Data Analytic Concerns

Multiple Statistical Comparisons Increase the Likelihood of Type I Errors

In the reviewed literature, multiple papers were published utilizing data from the same sample of HIV-infected participants but reporting on different outcomes. As such, it was often difficult to determine whether papers from the same research groups were reporting on data from the same or distinct interventions. It was also challenging to discern whether all measured outcomes were being presented or a limited subset of those assessed. In addition to publishing multiple reports on the same sample, individual papers frequently conducted multiple post-hoc analyses that were not guided by a priori study hypotheses. Furthermore, as seen in Table 2, there was considerable variability in the number of outcome variables included. Overall, studies did not adequately account for the use of multiple statistical analyses or include this as a limitation of the research. Additionally, if a limited subset of outcomes were reported, null findings may be under-reported in this literature. Future studies should focus on analyses guided by a priori hypotheses, report on all key outcomes measured, control for multiple statistical tests, use more conservative alpha levels for exploratory analyses, or report effect sizes and confidence intervals for findings.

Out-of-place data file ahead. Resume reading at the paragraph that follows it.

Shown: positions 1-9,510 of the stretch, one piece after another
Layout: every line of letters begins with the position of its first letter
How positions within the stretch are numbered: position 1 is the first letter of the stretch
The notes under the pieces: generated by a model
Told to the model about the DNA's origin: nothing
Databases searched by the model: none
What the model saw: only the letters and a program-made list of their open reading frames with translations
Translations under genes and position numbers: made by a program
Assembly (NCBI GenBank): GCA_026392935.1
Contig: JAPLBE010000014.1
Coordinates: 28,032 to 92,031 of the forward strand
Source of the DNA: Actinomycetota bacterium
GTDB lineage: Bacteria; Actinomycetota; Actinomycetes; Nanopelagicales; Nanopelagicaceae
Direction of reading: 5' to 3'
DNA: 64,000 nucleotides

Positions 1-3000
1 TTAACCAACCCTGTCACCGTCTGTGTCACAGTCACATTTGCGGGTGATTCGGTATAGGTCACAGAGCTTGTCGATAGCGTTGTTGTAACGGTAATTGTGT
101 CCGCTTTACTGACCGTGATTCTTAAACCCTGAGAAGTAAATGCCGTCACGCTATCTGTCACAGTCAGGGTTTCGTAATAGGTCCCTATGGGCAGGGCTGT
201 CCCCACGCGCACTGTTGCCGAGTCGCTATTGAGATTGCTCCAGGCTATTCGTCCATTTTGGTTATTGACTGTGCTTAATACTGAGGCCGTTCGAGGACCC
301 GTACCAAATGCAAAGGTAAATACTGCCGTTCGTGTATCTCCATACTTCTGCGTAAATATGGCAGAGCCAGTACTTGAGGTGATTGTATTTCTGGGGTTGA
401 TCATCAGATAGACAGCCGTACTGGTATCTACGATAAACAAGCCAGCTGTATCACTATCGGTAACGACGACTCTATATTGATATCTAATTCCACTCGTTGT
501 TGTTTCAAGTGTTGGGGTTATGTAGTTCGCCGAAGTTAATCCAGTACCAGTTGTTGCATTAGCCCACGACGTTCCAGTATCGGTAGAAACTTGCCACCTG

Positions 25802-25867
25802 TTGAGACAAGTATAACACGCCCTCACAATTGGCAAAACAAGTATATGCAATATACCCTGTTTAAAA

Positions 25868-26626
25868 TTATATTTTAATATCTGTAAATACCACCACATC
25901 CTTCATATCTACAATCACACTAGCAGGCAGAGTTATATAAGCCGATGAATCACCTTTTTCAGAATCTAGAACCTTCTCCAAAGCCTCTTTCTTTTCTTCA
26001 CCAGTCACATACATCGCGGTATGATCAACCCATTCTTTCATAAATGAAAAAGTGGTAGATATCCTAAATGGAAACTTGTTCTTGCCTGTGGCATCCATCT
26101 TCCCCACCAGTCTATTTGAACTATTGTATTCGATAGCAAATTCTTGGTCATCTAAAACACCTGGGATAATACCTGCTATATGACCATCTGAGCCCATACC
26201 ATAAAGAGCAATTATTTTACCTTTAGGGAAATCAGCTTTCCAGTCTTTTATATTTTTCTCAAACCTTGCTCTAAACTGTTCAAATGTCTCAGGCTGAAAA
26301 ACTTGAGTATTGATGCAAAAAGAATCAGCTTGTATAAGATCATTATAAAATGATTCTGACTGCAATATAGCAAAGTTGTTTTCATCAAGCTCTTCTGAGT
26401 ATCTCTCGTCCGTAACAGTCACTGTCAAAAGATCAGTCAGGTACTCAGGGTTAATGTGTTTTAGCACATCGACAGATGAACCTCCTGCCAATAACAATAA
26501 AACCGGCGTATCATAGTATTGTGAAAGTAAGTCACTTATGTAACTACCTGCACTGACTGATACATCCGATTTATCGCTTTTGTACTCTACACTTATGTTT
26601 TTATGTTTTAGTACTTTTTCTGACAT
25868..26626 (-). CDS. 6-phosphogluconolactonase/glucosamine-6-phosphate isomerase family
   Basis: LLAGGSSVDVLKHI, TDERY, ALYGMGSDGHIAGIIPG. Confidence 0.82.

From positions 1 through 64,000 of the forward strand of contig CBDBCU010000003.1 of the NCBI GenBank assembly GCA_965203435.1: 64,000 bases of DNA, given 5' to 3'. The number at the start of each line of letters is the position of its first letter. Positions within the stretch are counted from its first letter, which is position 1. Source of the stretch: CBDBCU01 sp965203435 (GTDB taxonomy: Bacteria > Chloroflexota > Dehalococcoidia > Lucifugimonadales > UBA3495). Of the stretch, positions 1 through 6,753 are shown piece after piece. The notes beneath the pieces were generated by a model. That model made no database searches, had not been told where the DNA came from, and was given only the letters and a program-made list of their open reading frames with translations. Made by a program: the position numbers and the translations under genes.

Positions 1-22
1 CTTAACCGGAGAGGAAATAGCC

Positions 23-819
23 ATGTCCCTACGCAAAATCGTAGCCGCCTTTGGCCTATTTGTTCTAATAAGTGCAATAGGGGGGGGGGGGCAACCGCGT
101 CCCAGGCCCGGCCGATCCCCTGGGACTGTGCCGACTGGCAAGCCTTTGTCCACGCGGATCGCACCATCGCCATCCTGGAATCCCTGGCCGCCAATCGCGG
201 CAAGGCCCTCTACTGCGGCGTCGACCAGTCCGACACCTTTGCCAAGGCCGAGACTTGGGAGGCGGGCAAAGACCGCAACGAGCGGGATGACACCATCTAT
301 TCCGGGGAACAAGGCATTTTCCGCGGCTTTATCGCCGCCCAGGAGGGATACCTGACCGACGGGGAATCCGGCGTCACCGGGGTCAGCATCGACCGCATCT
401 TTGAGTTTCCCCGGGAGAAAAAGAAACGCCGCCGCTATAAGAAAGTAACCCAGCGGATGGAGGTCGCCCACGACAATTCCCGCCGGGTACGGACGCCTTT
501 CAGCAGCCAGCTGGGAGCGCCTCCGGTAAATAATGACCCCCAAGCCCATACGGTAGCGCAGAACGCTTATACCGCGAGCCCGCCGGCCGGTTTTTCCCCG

Literature Focuses on Statistical Significance with Little Attention Given to Clinical Significance

In the HIV-infected stress management intervention literature, only two studies addressed the extent to which intervention outcomes were not only statistically significant but evidenced some change of practical importance. Greater attention should be given to reporting whether change in outcome measures is clinically significant. In so doing, readers will be able to better gauge the extent to which improvement on these measures is indicative of change that is of practical importance to the participant. A number of methods for assessing clinical significance have been proposed [7073]. However, as Kazdin [72] notes, clinical significance should be determined by the goals of an intervention. In the case of stress management treatments, clinical significance should focus primarily on the practical change in one’s ability to adaptively manage stress. In turn, clinical significance for these interventions would then evaluate the impact of this change on an individual’s functioning in other domains such as psychological health and immune functioning. Thus, future research should clearly identify treatment goals and provide measurements of the degree to which HIV-infected patients evidence clinically significant improvement after completing a stress management intervention.